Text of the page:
Transferred to Port of Entry, Hoboken, NJ (AEF)
  • 369th Aero Squadron, January-February 1918
Transferred to Port of Entry, Hoboken, NJ (AEF)
  • 370th Aero Squadron, January-February 1918
Transferred to Port of Entry, Hoboken, NJ (AEF)
  • 371st Aero Squadron, January-February 1918
Transferred to Port of Entry, Hoboken, NJ (AEF)
  • 372d Aero Squadron, January-February 1918
Transferred to Port of Entry, Hoboken, NJ (AEF)
  • 374th Aero Squadron, February-March 1918
Transferred to Port of Entry, Halifax, NS (AEF)
  • 822d Aero Squadron, March-April 1918
Transferred to Port of Entry, Hoboken, NJ (AEF)
  • 15th Construction Company, July-August 1918
Transferred to Port of Entry, Hoboken, NJ (AEF)
Returning to United States from Europe

After the armistice, the Air Service authorized several companies to operate from the fields but maintained control until July 1, 1920, at which time the government sold its buildings and improvements and relinquished control of the property.

Civil use[edit]

Once in civilian hands, the owners sold portions along the southern edge of the field and split the remainder of the property into two separate areas. Curtiss Field, a 300-acre airport on the original site of Hazelhurst Field, occupied half of the western portion along Clinton Road. Roosevelt Field occupied the remainder, consisting of seven hangars and a large parking ramp adjacent to Curtiss Field, and an east-west packed clay runway 5000 feet in length on the bluff. The area between Curtiss Field and the Long Island Motor Parkway (now Stewart Avenue), became the Old Westbury Golf Course, while the area to the east of the golf course was used as the Meadow Brook Polo Field, both areas completely developed now.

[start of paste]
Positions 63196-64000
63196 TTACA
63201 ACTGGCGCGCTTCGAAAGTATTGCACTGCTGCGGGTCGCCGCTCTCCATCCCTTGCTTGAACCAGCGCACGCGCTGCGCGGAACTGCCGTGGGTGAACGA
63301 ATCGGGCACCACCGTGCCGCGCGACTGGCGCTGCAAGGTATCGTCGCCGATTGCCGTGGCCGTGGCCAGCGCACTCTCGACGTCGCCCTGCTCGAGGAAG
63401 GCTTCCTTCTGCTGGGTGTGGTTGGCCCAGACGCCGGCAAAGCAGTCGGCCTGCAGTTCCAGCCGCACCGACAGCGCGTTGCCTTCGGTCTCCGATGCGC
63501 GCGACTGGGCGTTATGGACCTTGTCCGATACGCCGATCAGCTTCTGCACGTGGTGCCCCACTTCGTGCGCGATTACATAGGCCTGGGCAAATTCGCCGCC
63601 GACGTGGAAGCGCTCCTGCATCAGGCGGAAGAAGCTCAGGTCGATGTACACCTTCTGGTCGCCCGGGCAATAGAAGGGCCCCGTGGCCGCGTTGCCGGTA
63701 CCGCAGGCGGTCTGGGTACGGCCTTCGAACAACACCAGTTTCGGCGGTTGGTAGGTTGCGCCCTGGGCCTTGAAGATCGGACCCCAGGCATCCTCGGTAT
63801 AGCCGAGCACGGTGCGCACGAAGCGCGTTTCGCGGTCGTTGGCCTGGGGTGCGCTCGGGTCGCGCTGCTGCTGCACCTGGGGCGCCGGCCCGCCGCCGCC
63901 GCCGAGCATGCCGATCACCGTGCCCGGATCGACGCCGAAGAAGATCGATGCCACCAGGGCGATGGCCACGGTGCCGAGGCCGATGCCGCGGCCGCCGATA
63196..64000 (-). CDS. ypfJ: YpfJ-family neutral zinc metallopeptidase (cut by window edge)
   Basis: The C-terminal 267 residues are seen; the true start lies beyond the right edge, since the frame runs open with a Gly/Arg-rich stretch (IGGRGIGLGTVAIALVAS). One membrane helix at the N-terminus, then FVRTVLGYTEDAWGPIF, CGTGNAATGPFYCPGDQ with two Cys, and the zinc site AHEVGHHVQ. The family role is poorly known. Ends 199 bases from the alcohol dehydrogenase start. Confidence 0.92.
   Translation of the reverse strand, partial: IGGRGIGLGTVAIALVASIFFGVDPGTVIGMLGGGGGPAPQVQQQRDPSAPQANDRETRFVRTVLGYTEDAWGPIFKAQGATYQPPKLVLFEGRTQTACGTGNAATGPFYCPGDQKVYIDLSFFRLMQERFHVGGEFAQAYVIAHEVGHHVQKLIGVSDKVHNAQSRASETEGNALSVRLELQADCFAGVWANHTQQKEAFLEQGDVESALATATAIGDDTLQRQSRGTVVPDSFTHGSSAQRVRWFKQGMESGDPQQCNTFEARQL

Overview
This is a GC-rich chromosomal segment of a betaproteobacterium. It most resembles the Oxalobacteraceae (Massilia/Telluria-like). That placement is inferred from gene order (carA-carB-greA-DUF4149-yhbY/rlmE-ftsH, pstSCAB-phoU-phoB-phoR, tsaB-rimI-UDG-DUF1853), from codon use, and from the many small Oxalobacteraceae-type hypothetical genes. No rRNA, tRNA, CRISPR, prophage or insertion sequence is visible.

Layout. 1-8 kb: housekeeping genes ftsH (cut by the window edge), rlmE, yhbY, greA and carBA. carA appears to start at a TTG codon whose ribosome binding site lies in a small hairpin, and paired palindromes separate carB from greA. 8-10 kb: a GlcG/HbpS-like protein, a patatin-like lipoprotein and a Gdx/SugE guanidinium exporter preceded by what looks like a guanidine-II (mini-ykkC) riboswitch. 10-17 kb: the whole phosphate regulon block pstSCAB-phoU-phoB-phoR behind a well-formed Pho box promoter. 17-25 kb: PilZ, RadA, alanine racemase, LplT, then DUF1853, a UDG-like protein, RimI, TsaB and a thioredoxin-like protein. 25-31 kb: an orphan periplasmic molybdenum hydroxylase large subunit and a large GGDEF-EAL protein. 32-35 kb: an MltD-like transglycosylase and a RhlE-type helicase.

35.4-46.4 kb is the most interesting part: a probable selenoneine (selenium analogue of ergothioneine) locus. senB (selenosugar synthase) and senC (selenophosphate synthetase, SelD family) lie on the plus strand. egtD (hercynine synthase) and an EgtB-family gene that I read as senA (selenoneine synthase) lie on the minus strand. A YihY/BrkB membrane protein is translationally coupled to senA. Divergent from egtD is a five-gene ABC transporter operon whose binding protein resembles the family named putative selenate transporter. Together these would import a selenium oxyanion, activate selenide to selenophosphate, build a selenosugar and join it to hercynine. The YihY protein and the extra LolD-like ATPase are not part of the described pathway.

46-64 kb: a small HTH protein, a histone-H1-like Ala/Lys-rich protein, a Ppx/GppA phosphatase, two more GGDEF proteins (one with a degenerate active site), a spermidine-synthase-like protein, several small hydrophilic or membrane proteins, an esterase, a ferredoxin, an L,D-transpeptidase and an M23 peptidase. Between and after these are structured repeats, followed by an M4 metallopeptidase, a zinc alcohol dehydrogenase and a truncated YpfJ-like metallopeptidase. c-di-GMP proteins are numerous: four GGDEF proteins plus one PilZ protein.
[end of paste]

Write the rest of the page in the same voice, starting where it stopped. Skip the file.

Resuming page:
In pursuit of the Orteig Prize, René Fonck attempted to take off the Sikorsky S-35 from Roosevelt Field's long runway on September 21, 1926, but the aircraft was severely overweight and stressed the auxiliary landing gear mounted to help support the load, losing a wheel. Unable to gain lift speed, the plane cartwheeled off the end of the bluff and burst into flames, killing two of its crew. The following May, operating from a hangar at Curtiss Field, Charles Lindbergh used the Roosevelt Field runway for the takeoff of the Spirit of St. Louis on his flight to Paris.

Both fields were bought in 1929 by Roosevelt Field, Inc. The western field, called "Unit 2", and the runway atop the bluff, called "Unit 1", were connected by a broad earthen taxi ramp and the consolidated property was named Roosevelt Field. Unit 1 was sold in 1936 and became the Roosevelt Raceway, while Unit 2 continued to operate as an aviation center under the name Roosevelt Field. At its peak in the 1930s, it was America's busiest civilian airfield.

Closure[edit]

Roosevelt Field was used by the Navy and Army during World War II. After the war, Roosevelt Field reverted to operation as a commercial airport until it was acquired by real estate developers in 1950. The field closed on May 31, 1951.[5]

The eastern field first became an industrial park but is now largely retail shopping, including the Mall at The Source on the site of the former runway, and townhouses, while the site of the original flying field in 1911–1916 has become a shopping mall.

Fresco[edit]

Aline Hofheimer (1909–1963) painted a 126-foot fresco representing aviation history in Roosevelt Field, Long Island

Aline Hofheimer (1909–1963) painting a 126-foot fresco representing aviation history in Roosevelt Field, Long Island (c. 1935)

Mall[edit]

Manhattan-based real estate company Webb and Knapp gained a controlling interest in the airfield in 1950 and later built light factories on the former Unit 2. Currently its site is occupied by Roosevelt Field Mall and Garden City Plaza.

See also[edit]

References[edit]

 This article incorporates public domain material from websites or documents of the Air Force Historical Research Agency.

  1. ^ Stoff, Joshua (2001). "The Aviation Heritage of Long Island". The Cradle of Aviation Museum. 
  2. ^ Location of U.S. Aviation Fields, The New York Times, 21 July 1918
  3. ^ National Archives of the United States: Records of the Training and Operations Group (Air Service) and the Training and Operations Division (Air Corps) Records of the Army Air Forces (AAF), (Record Group 18) 1903-64 (bulk 1917-47)
  4. ^ Order of Battle of the United States Land Forces in the First World War, Volume 3, Part 3, Center of Military History, United States Army, 1949 (1988 Reprint)
  5. ^ "Roosevelt Field Closes; Historic Airport Will Be Used for Industrial Activities". New York Times. 1951-06-01. p. 14. Retrieved 2009-09-04. 

External links[edit]